Vamanapurana, Vāmanapurāṇa, Vamana-purana: 10 definitions
Vamanapurana means something in Hinduism, Sanskrit. If you want to know the exact meaning, history, etymology or English translation of this term then check out the descriptions on this page. Add your comment or reference to a book if you want to contribute to this summary article.
Purana and Itihasa (epic history)
Vāmanapurāṇa (वामनपुराण).—One of the eighteen Purāṇas. (See under Purāṇa).Source: Cologne Digital Sanskrit Dictionaries: The Purana Index
Vāmanapurāṇa (वामनपुराण).—A mahāpurāṇa comprising ten*
- * Bhāgavata-purāṇa XII. 7. 24; 13. 7; Vāyu-purāṇa 104. 6; Viṣṇu-purāṇa III. 6. 23.
Vāmanapurāṇa (वामनपुराण) refers to one of the eighteen Major Puranas according to the Matsyapurāṇa and other traditional lists of Puranic literature: a category of ancient Sanskrit texts which gives a huge contribution in the development of Indian literature.—The lists of eighteen Mahāpurāṇas (e.g., vāmanapurāṇa) and eighteen Upapurāṇas are not same everywhere, as some names are dropped in some references whereas some are included in others. It can be noticed that, except the Vāyuapurāṇa and the Śivapurāṇa, the names of the Mahāpurāṇas are similar in almost all the Purāṇas.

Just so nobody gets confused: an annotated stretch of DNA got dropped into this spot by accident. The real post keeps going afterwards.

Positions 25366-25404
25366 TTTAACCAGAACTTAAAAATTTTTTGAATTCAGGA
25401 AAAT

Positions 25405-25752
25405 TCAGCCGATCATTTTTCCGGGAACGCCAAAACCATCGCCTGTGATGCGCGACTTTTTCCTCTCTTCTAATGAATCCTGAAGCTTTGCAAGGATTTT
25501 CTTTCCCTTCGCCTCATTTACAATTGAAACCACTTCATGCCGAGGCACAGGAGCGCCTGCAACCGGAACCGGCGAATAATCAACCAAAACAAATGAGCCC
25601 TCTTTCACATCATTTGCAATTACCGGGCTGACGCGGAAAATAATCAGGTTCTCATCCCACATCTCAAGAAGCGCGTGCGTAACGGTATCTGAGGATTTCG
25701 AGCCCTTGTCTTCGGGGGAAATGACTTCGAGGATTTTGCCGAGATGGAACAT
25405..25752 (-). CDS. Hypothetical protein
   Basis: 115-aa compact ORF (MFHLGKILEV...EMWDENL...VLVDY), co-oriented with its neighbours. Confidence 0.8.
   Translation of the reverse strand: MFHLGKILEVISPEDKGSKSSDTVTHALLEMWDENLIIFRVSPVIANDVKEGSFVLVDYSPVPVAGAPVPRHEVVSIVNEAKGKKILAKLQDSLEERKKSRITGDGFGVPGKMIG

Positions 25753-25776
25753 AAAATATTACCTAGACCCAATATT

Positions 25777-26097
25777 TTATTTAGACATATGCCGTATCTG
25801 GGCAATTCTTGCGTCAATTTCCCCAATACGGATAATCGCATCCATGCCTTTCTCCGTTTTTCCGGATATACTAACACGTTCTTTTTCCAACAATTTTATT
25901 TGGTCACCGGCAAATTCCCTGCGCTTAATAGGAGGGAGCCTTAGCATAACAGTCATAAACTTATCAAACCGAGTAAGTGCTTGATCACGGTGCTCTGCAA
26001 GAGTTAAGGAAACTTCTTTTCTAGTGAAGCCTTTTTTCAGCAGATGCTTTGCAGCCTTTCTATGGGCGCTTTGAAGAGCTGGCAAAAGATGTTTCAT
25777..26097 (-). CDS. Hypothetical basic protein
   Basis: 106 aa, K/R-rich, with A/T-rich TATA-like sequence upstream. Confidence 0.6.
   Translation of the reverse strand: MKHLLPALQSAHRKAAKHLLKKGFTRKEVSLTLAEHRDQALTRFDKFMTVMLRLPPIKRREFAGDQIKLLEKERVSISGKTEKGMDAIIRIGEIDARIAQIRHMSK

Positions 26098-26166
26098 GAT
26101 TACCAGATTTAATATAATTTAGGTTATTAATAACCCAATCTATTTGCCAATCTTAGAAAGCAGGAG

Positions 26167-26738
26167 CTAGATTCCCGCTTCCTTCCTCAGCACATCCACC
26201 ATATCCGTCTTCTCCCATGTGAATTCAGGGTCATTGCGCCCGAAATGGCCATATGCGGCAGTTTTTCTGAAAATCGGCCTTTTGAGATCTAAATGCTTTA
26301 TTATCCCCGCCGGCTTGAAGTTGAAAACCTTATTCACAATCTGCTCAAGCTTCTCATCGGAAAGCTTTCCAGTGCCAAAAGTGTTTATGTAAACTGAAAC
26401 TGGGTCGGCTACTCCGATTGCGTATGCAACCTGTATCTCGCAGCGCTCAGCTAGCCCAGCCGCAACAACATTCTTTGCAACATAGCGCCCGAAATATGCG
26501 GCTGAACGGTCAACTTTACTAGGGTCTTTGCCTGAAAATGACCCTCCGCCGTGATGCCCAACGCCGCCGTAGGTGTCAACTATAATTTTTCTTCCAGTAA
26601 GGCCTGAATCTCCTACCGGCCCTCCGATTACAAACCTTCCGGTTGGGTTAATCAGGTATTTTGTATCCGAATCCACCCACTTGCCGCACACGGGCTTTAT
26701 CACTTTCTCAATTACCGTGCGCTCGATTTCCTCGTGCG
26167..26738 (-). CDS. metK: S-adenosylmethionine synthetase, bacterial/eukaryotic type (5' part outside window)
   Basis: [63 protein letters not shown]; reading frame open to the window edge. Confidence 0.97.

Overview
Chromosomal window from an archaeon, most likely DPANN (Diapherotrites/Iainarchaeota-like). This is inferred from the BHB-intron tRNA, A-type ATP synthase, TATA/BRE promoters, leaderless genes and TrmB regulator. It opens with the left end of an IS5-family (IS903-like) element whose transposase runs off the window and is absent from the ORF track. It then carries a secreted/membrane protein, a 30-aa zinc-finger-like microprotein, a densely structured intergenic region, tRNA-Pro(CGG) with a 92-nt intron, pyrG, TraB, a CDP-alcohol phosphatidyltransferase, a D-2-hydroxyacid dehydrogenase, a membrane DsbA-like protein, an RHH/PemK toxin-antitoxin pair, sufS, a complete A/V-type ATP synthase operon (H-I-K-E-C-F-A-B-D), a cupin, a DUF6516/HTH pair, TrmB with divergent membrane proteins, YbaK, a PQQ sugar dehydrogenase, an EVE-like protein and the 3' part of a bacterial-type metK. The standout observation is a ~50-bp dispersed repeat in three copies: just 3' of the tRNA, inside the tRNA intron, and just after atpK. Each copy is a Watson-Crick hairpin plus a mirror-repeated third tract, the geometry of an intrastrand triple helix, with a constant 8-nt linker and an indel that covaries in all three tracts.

The Purana (पुराण, purāṇas) refers to Sanskrit literature preserving ancient India’s vast cultural history, including historical legends, religious ceremonies, various arts and sciences. The eighteen mahapuranas total over 400,000 shlokas (metrical couplets) and date to at least several centuries BCE.
Dharmashastra (religious law)
Vāmanapurāṇa (वामनपुराण) should be donated (dāna) on either on the twelfth or the fourteenth tithi according to the Dharmaśāstra taught in the 10th century Saurapurāṇa: one of the various Upapurāṇas depicting Śaivism.—Accordingly, the donation of the various Purāṇas to various recipients on different tithis along with the merits thereof are given in the ninth chapter.—[...] The Vāmanapurāṇa should be donated either on the twelfth or the fourteenth tithi which leads one to the abode of Vāmana.
Dharmashastra (धर्मशास्त्र, dharmaśāstra) contains the instructions (shastra) regarding religious conduct of livelihood (dharma), ceremonies, jurisprudence (study of law) and more. It is categorized as smriti, an important and authoritative selection of books dealing with the Hindu lifestyle.